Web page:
by Sharon Rondeau

(Jul. 6, 2016) — A Tennessee prison inmate has reported to The Post & Email that the Shelby County Criminal Court has assessed him for more than $16,000 in fees, fines and taxes, including a $37.50 fee for being “Indigent.”

The roster of fees, dated October 14, 2013, lists 15 different taxes, fines, fees and charges stemming from his incarceration in the county jail from July 11, 2010 to June 29, 2012. The last item, an “Admin Fee” coded “450,” is assessed at “$0.00.”

In the accompanying letter, dated June 29, 2016, the inmate wrote, “… These corrupted officials are saying that I owe them $16,442.98 which is my overall total for being incarcerated and for me having to pay for many, many other things such as construction tax $10.00, library tax $4.00, county tax $86.50, county expense $5.00, clerk fee $96.00, sheriff service fee $459.00…”

The inmate described the bill as “an embezzlement scheme,” which he defined as ‘to take money for one’s own use in violation of trust.'”

He further opined:

This is also misappropriation of taxpayers’ money, by taxing all working citizens of Tennessee for city taxes, county taxes, and for the housing of inmates. And they tax all our loved ones who send money to us inmates by taking half of it. I’m not the only one that this corrupt practice is being used on, the deck is already stacked against us inmates…So this is slavery by putting their foot on the inmate’s neck and keeping them down throughout their life. The people of Tennessee are paying taxes for all inmates that’s incarcerated, but here they are all together now charging the inmates as well. They are double charging by charging inmates. So now it’s a fact that they are making money off indigent inmates for their own personal use by charging the inmates for housing as well.” [sic]

Referring to Tennessee’s corrupt grand jury practice wherein the criminal court judge selects the foreman from outside of the jury pool and reappoints him or her for as many terms as the judge wishes, the inmate wrote, “The Tennessee officials are first making the innocent the object of an attainder, meaning ‘To punish one without the permission of a lawful grand jury.'”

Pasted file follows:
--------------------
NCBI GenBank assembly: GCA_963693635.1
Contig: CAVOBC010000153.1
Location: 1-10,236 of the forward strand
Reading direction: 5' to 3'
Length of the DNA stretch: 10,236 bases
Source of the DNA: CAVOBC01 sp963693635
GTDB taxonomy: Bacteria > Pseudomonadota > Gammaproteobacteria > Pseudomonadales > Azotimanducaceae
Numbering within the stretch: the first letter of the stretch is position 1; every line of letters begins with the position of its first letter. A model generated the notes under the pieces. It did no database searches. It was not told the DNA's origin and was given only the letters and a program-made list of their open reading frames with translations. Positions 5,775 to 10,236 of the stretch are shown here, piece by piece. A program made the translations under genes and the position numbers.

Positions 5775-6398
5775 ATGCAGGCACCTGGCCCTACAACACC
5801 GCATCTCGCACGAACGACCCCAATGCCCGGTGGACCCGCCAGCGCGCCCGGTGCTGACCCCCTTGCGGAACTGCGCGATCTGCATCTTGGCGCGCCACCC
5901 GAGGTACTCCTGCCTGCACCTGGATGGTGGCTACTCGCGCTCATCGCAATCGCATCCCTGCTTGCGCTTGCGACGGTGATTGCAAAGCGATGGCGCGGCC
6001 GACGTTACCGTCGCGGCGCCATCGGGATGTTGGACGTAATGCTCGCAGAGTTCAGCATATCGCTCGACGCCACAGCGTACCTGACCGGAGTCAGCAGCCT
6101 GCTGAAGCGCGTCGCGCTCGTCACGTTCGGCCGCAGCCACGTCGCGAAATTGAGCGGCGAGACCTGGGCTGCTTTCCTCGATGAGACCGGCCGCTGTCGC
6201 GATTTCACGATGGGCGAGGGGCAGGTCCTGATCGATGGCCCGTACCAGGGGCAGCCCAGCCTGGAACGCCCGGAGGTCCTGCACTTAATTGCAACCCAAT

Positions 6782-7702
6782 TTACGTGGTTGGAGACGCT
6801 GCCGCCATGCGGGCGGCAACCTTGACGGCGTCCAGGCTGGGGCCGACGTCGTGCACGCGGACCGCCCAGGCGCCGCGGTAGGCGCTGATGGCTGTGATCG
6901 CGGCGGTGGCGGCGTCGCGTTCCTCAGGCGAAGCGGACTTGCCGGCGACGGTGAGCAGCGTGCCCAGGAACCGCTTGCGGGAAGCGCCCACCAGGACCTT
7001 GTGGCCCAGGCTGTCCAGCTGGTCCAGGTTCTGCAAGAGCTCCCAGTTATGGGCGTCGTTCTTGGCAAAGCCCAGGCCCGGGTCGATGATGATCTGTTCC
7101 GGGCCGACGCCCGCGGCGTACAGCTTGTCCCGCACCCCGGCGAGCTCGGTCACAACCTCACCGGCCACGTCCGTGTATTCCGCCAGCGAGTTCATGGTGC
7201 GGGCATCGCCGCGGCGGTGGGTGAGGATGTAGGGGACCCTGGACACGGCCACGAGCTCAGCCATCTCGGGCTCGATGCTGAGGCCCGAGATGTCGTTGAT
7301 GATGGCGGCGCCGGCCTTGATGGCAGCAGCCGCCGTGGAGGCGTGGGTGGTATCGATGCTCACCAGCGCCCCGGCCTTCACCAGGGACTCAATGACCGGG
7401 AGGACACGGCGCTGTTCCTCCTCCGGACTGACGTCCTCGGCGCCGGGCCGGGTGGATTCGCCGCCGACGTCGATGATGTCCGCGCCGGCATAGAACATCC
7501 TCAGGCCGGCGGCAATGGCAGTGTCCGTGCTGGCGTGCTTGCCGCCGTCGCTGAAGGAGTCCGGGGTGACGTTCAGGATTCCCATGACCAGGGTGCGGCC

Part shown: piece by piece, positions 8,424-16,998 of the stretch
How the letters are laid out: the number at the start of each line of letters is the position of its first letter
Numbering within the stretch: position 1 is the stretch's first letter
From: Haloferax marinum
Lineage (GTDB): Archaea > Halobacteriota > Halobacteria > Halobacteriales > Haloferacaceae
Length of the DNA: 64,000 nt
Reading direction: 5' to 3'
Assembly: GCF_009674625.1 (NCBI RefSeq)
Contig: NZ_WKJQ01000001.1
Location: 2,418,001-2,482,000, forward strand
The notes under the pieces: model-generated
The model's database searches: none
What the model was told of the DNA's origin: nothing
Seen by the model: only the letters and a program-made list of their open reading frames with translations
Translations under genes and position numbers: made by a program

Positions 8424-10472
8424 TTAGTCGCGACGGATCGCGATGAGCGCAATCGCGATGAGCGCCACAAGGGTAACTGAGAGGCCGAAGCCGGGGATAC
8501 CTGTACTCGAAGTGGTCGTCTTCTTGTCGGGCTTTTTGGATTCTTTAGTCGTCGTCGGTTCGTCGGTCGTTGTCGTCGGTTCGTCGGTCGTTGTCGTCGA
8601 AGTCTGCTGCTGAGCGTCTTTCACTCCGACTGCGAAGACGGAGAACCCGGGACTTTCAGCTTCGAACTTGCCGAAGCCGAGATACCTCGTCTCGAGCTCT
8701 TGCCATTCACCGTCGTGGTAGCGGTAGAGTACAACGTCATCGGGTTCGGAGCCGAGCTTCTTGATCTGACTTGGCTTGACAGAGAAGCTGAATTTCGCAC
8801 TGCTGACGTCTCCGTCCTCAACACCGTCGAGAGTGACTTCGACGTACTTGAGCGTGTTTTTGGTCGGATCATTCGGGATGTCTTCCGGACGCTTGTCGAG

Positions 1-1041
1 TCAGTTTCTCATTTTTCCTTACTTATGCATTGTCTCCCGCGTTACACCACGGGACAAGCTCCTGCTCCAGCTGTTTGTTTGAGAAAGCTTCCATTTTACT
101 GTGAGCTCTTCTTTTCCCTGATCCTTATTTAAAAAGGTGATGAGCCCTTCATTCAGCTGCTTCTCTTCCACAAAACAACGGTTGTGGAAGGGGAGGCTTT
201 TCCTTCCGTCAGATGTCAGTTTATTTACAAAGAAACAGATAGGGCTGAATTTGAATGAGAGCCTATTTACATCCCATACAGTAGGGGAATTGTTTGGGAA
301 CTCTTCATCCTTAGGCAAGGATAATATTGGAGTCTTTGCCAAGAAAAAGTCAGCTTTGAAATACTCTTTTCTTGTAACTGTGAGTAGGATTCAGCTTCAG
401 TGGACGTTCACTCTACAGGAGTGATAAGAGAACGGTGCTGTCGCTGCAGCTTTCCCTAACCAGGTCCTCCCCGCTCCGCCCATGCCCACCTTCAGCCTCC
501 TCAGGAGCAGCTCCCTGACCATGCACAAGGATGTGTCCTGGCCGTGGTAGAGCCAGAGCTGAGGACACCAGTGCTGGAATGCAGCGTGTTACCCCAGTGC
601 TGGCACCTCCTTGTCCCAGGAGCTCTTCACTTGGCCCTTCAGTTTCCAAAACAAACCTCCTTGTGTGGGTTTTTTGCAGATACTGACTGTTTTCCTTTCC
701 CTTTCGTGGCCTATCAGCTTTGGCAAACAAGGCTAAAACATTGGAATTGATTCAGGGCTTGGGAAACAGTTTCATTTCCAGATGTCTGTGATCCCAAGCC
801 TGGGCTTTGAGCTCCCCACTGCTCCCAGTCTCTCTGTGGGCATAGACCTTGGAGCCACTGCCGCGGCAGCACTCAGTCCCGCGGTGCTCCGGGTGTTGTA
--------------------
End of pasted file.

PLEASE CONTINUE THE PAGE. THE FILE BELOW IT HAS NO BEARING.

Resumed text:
“Then, after punishing you by having you locked up they then charge the inmates for being locked up while yet still taxing the working citizens of Tennessee,” he continued. “This is called the ‘Ball and Chain Act’ by the state officials of Tennessee.”

In May 2012, LCDR Walter Francis Fitzpatrick, III, himself a Tennessee resident and also currently incarcerated, discovered that in 1984, the state’s county criminal courts were directed by the legislature to discontinue their operations and form judicial districts comprising one or more counties as set forth in the new set of laws. While 30 judicial districts were, in fact, formed and judges rotated among the counties each district contains, the individual county criminal courts continued to impanel their own grand juries and trial juries.

The laws have never been repealed, replaced or amended.

In addition to the hand-selection of the grand jury foreman, Fitzpatrick and others have identified numerous violations of the Tennessee Constitution, the U.S. Constitution, the Bill of Rights, Tennessee law, and ethics violations on the part of judges, court clerks, prosecutors, defense attorneys, and the grand jury foremen.

Neither the Knoxville nor Chattanooga offices of the FBI have chosen to act on the crimes reported to them by Fitzpatrick, this publication, and other concerned parties.  One excuse proffered by an FBI Special Agent in Charge at the time was, “We wouldn’t know where to start.”  Another was, “We could claim distress.”

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